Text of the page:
clean, that is born of a woman? Behold, even to the moon, and it shineth not; yea, the stars are not pure in his sight: How much less man, that is a worm, and the son of man, which is a worm!" Job xxv. 4, &c.

A Prayer for a contented spirit, and the grace of Moderation and Patience.

O Almighty God, Father and Lord of all the creatures, who hast disposed all things and all chances so, as may best glorify thy wisdom, and serve the ends of thy justice, and magnify thy mercy, by secret and indiscernible ways bringing good out of evil; I most humbly beseech thee to give me wisdom from above, that I may adore thee, and admire thy ways and footsteps, which are in the great deep and not to be searched out: teach me to submit to thy providence in all things, to be content in all changes of person and condition, to be temperate in prosperity, and to read my duty in the lines of thy mercy; and, in adversity, to be meek, patient, and resigned; and to look through the cloud, that I may wait for the consolation of the Lord, and the day of redemption; in the mean time doing my duty with an unwearied diligence, and an undisturbed resolution, having no fondness for the vanities or possessions of this world; but laying up my hopes in heaven and the rewards of holy living, and being strengthened with the spirit of the inner man, through Jesus Christ our Lord. Amen.




Jus USTICE is, by the Christian religion, enjoined in all its parts by these two propositions in Scripture: "Whatsoever would that men should do to you, even so do to them." This is the measure of commutative justice, or of that justice, which supposes exchange of things profitable for things profitable: that, as I supply your need, you may supply mine; as I do a benefit to you, I may receive one by you and because every man may be injured by another, therefore his se

curity shall depend upon mine: if he will not let me be safe, he shall not be safe himself (only the manner of his being punished is, upon great reason, both by God and all the world, taken from particulars, and committed to a public disinterested person, who will do justice, without passion, both to him and to me); if he refuses to do me advantage, he shall receive none, when his needs require it. And thus God gave necessities to man, that all men might need: and several abilities to several persons, that each man might help to supply the public needs, and by joining to fill up all wants, they may be knit together by justice, as the parts of the world are by nature: and he hath made all obnoxious to injuries, and made every little thing strong enough to do us hurt by some instrument or other; and hath given us all a sufficient stock of self-love, and desire of self-preservation, to be as the chain to tie together all the parts of society, and to restrain us from doing violence, lest we be violently dealt withal ourselves.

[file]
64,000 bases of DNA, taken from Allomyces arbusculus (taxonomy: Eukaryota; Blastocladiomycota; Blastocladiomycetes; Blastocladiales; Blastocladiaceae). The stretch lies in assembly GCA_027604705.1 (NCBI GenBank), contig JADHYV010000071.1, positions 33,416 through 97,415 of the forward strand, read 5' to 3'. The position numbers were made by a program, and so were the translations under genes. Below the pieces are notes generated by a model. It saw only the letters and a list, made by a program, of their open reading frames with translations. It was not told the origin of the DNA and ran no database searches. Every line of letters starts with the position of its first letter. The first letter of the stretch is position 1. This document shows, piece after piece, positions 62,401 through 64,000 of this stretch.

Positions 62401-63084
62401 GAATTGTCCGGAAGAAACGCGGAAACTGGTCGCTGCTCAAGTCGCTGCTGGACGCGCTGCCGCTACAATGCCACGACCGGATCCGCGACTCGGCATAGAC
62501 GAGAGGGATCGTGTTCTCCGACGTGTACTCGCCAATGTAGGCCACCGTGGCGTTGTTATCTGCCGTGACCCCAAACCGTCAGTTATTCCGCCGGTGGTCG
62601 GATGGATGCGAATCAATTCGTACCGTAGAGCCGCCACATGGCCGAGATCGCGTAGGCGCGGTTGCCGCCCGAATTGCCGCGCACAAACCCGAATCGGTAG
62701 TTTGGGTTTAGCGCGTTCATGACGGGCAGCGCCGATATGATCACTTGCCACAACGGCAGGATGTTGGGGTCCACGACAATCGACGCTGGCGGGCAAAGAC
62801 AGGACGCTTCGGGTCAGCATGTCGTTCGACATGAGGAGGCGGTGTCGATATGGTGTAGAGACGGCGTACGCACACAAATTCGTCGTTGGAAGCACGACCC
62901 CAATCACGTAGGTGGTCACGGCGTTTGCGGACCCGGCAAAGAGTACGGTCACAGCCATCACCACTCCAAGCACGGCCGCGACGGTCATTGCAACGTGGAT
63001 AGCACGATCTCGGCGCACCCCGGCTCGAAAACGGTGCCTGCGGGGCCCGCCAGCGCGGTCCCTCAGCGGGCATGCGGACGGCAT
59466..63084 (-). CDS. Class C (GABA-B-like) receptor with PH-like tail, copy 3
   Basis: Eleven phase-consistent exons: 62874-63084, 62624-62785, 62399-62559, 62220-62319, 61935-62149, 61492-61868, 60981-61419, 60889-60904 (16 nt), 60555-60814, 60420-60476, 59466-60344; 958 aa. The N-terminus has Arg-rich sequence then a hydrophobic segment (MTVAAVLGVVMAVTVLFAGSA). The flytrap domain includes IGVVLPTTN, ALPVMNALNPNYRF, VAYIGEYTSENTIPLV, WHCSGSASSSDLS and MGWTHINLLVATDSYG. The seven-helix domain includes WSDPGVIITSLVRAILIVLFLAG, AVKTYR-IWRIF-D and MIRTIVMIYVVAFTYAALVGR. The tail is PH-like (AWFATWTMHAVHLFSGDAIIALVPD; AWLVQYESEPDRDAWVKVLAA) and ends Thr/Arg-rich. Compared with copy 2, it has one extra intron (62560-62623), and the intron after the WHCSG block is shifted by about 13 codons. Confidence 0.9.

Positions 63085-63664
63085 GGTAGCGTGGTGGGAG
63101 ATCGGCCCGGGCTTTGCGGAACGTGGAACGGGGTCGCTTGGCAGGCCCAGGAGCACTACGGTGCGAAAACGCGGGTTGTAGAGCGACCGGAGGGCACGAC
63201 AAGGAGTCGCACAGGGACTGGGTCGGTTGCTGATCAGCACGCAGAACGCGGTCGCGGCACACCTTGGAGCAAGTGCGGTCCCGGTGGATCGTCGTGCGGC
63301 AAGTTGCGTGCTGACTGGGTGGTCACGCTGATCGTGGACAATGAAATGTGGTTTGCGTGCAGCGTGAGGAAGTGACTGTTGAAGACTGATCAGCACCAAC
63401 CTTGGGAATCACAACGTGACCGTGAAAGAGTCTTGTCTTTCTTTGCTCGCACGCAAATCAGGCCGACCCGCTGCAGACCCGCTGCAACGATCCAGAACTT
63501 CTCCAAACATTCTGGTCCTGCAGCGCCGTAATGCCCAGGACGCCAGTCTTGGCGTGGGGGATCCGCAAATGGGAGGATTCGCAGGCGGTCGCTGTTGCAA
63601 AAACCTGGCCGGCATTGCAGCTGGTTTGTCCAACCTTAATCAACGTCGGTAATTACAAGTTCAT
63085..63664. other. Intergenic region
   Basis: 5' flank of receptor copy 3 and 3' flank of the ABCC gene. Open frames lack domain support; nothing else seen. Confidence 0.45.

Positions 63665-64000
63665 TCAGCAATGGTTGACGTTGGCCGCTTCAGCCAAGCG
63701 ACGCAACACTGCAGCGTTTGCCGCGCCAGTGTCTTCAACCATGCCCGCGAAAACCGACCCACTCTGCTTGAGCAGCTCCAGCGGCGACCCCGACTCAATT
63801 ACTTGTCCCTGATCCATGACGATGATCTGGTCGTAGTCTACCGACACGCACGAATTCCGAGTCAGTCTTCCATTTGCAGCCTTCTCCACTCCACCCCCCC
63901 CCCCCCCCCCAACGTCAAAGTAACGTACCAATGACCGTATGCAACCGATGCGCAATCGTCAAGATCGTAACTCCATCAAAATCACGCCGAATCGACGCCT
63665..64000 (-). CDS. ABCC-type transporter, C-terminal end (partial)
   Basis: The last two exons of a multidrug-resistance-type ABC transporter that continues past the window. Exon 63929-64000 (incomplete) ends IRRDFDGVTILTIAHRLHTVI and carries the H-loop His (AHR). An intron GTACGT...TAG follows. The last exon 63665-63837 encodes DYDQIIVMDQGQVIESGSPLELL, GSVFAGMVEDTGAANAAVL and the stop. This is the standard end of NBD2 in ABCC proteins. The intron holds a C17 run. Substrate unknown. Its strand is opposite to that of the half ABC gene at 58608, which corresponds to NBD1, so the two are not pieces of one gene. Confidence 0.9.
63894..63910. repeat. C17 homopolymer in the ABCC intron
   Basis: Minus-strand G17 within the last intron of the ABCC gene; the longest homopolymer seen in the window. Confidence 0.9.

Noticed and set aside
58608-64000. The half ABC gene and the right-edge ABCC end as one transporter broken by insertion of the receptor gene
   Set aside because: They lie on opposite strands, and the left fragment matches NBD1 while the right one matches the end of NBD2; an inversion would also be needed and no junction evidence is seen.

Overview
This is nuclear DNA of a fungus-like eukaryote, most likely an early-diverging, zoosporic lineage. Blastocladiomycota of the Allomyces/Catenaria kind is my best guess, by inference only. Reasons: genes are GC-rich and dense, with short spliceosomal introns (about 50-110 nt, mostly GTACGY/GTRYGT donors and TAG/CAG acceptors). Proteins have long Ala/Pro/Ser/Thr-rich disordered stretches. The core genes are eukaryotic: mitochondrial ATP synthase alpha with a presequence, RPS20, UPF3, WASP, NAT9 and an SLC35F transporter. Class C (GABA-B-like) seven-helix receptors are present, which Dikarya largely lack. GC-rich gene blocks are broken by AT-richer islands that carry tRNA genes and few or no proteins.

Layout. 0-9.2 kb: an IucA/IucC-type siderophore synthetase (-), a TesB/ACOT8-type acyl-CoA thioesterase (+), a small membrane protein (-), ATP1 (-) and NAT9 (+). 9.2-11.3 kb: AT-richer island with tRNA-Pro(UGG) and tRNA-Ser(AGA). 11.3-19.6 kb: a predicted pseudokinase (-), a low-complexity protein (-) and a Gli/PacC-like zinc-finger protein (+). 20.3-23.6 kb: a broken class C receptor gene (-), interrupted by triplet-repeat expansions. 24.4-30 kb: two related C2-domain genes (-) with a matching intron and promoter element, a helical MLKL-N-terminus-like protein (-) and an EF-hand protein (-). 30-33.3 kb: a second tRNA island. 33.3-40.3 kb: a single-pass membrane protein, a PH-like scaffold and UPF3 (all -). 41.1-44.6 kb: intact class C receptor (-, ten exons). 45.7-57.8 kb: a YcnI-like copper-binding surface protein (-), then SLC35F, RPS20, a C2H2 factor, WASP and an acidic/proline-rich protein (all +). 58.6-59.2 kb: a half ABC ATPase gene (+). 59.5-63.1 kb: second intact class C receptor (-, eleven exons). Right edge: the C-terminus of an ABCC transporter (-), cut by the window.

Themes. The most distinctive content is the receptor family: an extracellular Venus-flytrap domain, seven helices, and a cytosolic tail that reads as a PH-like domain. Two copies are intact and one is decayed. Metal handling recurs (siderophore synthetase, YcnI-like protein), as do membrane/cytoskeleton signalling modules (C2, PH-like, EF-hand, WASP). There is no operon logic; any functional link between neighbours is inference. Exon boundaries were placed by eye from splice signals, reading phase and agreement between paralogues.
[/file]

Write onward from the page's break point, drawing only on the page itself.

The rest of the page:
The other part of justice is commonly called distributive, and is commanded in this rule, "Render to all their dues; tribute, to whom tribute is due; custom, to whom custom; fear, to whom fear: honour, to whom honour. Owe no man any thing, but to love one another." This justice is distinguished from the first: because the obligation depends not upon contract or express bargain, but passes upon us by virtue of some command of God, or of our superior, by nature or by grace, by piety or religion, by trust or by office, according to that commandment, "As every man hath received the gift, so let him minister the same, one to another, as good stewards of the manifold grace of God"." And as the first considers an equality of persons in respect of the contract or particular necessity, this supposes a difference of persons, and no particular bargains, but such necessary intercourses, as by the laws of God or man, are introduced. But I shall reduce all the particulars of both kinds to these four heads: 1. Obedience; 2. Provision; 3. Negotiation; 4. Restitution.

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Of Obedience to our Superiors.

OUR superiors are set over us in affairs of the world, or the affairs of the soul, and things pertaining to religion, and are called accordingly, ecclesiastical, or civil. Towards whom our duty is thus generally described in the New Testament. For temporal or civil governors the commands are these "Render to Cæsar the things that are Cæsar's;" and "Let every soul be subject to the higher powers: for there is no power but of God: the powers that be, are ordained of God: whosoever therefore resisteth the power, resisteth the ordinance of God; and they that resist, shall receive to themselves damnation":" and " Put them in mind to be subject to principalities and powers, and to obey magistrates" and "Submit yourselves to every ordinance of man, for the Lord's sake; whether it be to the king, as supreme; or unto governors, as unto them that are sent by him for the punishment of evil-doers, and the praise of them that do well."

For spiritual or ecclesiastical governors, thus we are commanded: "Obey them that have the rule over you, and submit yourselves; for they watch for your souls, as they that must give an account:" and "Hold such in reputation":" and "To this end did I write, that I might know the proof of you, whether ye be obedient in all things" said St. Paul to the church of Corinth. Our duty is reducible to practice by the following rules.